He was born on April 5, 1933, in Pittsburgh, Pennsylvania into a family of modest means, his father was a railroad worker and mother a homemaker. His childhood impressions of Edward G. Robinson and James Cagney paid off when he won a local talent contest at 17, and that led to his first gig at 17 at a the prize was a one week engagement at Jackie Heller's Carousel night club, Pittsburgh's hottest downtown spot in the day. The taste was there, and after high school Frank enrolled in the Carnegie-Mellon Tech School of Drama did hone his craft.

His career was interrupted briefly when he entered the US Army in 1953. He spent two years in Special Services as an entertainer. Once he got out, Frank tried his luck in Hollywood. He made his film debut in a forgettable William Holden vehicle The Proud and Profane, but his fortunes picked up soon when he and when he hooked up with American Internation Pictures (AIP). With his charasmatic sneer and cocky bravado that belied his slender, 5' 7" frame, Frank made a great punk villian in a series of entertaining "drive-in" fare: Hot Rod Girl (1956), Dragstrip Girl, Invasion of the Saucer Men, and of course the classic Portland Expose (all 1957).

By the '60s, he graduated to supporting roles in bigger Hollywood fare: Where the Boys Are, Bells Are Ringing (both 1960), Ring of Fire, and his biggest tole to date, that of Iggy the bank robber in Disney's hugely popular That Darn Cat (1965). Better still, Frank found some parts on television: Naked City, Combat!, The Untouchables, and this would be the medium where he found his greatest success. Little did he realize that when his skeletal physique donned those green nylon tights and cackled his high pitch laugh that Frank Gorshin would be forever identified as "the Riddler," one of Batman's main nemisis. For two years (1966-68), he was a semi-regular on the show and it brought him deserved national attention.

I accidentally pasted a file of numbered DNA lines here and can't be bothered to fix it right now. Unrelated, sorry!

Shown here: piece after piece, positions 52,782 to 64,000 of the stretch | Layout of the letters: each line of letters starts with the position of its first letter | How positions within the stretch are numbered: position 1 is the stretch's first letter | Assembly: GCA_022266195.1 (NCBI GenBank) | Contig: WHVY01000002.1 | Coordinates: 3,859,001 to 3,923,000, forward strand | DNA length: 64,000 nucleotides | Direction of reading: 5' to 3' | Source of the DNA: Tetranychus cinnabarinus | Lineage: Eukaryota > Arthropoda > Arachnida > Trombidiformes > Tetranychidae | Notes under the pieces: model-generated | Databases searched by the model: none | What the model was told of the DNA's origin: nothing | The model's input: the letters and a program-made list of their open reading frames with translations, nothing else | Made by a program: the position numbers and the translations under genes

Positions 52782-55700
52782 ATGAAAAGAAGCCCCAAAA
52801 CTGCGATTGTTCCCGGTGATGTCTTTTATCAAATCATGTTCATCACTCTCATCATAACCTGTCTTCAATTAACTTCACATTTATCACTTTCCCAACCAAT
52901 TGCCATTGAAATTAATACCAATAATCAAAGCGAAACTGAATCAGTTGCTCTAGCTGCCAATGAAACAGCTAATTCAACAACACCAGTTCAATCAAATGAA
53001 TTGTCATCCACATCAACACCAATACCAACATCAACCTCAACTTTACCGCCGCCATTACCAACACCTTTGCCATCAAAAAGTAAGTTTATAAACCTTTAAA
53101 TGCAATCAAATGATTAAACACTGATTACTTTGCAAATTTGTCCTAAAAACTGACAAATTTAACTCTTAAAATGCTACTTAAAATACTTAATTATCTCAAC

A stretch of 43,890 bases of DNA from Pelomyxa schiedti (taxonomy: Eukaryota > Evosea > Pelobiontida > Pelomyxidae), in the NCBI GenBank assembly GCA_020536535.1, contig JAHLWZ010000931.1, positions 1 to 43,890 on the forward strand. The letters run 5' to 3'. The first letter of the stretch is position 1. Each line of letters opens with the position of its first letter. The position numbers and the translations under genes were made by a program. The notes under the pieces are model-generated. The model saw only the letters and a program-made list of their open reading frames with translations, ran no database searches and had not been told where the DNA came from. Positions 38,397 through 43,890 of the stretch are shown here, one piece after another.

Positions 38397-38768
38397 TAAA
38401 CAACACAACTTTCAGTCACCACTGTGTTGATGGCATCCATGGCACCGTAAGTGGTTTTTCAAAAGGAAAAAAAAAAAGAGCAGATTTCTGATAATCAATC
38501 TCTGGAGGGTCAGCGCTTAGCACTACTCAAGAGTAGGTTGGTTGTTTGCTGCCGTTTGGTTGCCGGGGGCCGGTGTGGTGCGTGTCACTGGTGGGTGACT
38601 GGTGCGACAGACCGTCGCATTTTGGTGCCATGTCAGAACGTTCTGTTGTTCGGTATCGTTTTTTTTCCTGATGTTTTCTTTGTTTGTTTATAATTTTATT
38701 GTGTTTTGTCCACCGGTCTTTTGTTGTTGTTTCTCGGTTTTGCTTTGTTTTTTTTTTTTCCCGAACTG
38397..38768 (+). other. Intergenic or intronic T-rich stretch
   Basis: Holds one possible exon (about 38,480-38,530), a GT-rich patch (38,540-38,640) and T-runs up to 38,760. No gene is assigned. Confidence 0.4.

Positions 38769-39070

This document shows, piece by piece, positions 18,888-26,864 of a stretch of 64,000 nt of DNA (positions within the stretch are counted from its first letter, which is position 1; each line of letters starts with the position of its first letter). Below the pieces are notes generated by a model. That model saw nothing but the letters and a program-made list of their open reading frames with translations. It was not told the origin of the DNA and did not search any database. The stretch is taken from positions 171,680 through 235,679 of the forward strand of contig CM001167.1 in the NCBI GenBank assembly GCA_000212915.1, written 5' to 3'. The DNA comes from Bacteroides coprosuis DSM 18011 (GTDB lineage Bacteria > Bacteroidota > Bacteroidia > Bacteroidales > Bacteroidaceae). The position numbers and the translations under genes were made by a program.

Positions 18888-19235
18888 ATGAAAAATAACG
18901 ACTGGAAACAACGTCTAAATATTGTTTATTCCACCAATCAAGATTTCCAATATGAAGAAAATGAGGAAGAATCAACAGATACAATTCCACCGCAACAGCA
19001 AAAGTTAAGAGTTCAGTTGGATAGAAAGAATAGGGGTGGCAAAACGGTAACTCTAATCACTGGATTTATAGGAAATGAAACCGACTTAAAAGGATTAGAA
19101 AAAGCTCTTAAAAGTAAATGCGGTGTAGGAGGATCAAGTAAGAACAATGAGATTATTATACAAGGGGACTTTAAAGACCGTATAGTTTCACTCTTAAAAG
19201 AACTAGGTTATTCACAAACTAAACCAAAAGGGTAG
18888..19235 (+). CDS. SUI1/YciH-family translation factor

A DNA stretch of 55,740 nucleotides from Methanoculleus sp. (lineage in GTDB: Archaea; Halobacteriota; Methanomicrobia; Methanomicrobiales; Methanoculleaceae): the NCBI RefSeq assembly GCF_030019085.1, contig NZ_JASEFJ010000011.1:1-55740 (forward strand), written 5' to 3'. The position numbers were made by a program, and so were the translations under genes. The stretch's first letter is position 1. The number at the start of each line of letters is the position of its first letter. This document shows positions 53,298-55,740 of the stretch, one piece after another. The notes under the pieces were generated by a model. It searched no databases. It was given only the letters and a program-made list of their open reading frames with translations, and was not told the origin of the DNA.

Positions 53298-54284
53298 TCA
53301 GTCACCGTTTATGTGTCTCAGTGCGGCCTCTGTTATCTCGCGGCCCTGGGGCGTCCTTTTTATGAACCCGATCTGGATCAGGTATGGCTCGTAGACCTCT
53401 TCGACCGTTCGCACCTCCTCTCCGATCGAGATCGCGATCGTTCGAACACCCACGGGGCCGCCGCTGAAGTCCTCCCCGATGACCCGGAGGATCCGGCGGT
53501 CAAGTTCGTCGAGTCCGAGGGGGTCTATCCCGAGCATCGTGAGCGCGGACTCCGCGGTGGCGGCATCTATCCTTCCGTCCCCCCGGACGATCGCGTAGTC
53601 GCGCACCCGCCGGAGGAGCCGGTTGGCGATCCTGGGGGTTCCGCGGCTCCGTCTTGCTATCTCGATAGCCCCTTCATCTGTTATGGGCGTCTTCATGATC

By the '70s, Frank made his Broadway debut, as the star of Jimmy, a musical based on the life of former New York City Mayor Jimmy Walker. He spent the next two decades alternating between the stage, where he appeared regularly in national touring productions of such popular shows as: Promises, Promises, Prisoner of Second Street, and Guys and Dolls; and nightclub work in Los Angeles and Las Vegas.

He recently found himself in demand for character roles on televison: Murder, She Wrote, Lois & Clark: The New Adventures of Superman and film: Terry Gilliam's Twelve Monkeys (1995), and the quirky comedy Man of the Century (1999). Yet his biggest triumph was his two year stint (2002-2004) as George Burns in the Broadway smash, Say Goodnight Gracie. It ran for 364 performances and he received critical raves from even the toughest New York theater critics, proving undoubtly that he was a performer for all mediums. He is survived by his wife Christina; a son, Mitchell; grandson Brandon and sister Dottie.

by Michael T. Toole
Frank Gorshin (1933-2005)

Frank Gorshin (1933-2005)